3 Reviews

Need for Speed ProStreet

Steve Hogarty trades midnight circuits around Aldi car park for something even more exciting

By moving away from its arcade roots, ProStreet is awkwardly straddling the gap between Need For Speed and Forza, having a firm foothold in neither, thus screwing itself over by chasing what it perceives to be the most popular kind of racing game at this point in time.

There are some very definite problems. Playing this with an Xbox 360 controller makes it impossible to drive in a straight line, due to the lack of a thumbstick dead zone (making drag races a pain).

Also, the driving model has been almost completely redesigned to dispense with the series' usual arcade handling, making the game far less satisfying to play. It lacks the grit and excitement of a simulation, and it lacks the stupid fun of an arcade racer. It doesn't even have police chases.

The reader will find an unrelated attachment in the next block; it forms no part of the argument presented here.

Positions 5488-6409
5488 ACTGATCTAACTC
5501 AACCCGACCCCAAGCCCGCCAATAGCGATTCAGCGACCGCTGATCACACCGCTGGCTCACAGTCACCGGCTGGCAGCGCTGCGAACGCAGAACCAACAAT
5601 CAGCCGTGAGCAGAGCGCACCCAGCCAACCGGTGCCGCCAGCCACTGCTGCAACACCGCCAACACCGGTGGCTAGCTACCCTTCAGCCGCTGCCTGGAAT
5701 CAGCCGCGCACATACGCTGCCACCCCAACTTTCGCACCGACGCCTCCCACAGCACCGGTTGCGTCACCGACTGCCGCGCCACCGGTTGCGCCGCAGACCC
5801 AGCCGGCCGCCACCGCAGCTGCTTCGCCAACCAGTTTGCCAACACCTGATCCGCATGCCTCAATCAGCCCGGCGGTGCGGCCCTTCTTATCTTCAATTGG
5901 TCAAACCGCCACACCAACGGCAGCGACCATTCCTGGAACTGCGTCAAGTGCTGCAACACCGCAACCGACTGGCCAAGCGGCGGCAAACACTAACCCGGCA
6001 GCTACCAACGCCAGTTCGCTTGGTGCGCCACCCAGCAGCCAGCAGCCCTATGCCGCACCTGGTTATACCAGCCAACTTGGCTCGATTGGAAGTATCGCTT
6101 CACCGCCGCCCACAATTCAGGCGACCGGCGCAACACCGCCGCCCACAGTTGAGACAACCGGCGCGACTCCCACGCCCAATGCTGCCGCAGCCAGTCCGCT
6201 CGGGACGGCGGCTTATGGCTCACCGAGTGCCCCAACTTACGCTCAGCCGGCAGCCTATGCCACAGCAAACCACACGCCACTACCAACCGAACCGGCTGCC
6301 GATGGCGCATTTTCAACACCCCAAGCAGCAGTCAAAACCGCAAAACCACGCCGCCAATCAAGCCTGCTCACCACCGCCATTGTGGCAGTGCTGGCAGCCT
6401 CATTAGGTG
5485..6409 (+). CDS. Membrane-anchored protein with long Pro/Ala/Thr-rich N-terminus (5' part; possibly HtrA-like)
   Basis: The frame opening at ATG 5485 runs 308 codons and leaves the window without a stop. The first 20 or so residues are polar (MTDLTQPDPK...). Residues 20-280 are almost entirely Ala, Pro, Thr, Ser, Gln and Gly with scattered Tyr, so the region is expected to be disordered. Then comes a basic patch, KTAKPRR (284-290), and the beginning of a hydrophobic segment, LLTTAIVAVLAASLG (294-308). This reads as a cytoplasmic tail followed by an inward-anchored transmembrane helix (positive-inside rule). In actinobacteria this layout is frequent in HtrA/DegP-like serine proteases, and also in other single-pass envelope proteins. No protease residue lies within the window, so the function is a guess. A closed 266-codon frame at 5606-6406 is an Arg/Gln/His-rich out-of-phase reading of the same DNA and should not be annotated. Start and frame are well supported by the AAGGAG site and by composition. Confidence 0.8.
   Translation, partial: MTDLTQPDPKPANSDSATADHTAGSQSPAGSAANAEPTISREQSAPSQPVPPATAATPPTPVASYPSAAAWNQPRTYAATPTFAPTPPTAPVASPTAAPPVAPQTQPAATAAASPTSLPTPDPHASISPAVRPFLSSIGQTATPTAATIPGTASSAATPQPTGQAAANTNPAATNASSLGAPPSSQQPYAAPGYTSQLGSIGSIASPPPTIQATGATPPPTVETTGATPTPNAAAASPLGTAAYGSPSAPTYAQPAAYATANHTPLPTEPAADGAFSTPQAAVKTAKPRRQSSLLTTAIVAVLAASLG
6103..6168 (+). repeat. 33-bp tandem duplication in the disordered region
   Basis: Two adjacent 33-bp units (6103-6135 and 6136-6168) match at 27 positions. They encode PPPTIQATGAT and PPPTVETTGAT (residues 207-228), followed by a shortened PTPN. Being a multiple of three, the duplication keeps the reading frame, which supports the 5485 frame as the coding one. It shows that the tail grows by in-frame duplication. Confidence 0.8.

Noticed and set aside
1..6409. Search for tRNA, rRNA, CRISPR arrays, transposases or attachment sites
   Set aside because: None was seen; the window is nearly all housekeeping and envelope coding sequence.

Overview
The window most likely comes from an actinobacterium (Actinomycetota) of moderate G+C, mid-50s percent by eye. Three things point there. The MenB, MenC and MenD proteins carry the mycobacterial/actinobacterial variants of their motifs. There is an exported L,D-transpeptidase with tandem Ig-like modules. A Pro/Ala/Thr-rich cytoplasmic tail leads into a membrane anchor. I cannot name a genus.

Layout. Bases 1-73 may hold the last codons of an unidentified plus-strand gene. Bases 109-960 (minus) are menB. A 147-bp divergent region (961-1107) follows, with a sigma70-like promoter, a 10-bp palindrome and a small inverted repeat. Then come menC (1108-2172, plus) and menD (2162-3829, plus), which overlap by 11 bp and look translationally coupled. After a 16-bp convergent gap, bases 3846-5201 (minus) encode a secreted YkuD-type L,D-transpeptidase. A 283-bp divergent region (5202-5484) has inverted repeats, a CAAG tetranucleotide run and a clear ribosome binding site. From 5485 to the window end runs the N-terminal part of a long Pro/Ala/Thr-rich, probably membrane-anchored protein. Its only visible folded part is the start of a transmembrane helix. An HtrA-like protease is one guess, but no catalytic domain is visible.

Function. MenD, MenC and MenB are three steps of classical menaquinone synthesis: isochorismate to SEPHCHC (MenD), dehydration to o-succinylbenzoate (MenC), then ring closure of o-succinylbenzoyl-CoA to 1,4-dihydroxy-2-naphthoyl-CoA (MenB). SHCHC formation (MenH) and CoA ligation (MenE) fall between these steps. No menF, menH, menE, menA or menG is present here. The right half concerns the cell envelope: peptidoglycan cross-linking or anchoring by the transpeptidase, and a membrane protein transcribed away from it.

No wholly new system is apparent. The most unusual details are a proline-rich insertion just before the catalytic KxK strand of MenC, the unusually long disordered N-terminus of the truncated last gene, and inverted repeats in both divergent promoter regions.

The game is composed of a series of Race Days and Showdowns, each broken into various racing events: standard 'lots of cars go round' races, drag races, time trials and drift races.

These events require you to tune your car to suit the particular type of race - and these setups can then be saved as blueprints and traded online, if you enjoy doing pointless, ridiculous things like that. I, personally, throw my blueprints off a bridge, if it's all the same to you, EA.

Things pick up when the opponents eventually start to become challenging, and the tracks a bit more varied, but the game gets off to a rough start and overall feels a bit too easy and slow-paced.

Sure, there are far worse driving games than this one, but in terms of the Need For Speed series, this is a dud note. If you want realism go for GTR2, if you want arcade go for NFS: Most Wanted, and if you want to play a confused, bipolar racer that's lost its way in the big bold world of scary next-generation racing titles, ProStreet won't let you down.

The verdict

Amateur avenue

Electronic Arts
Electronic Arts
Racing / Driving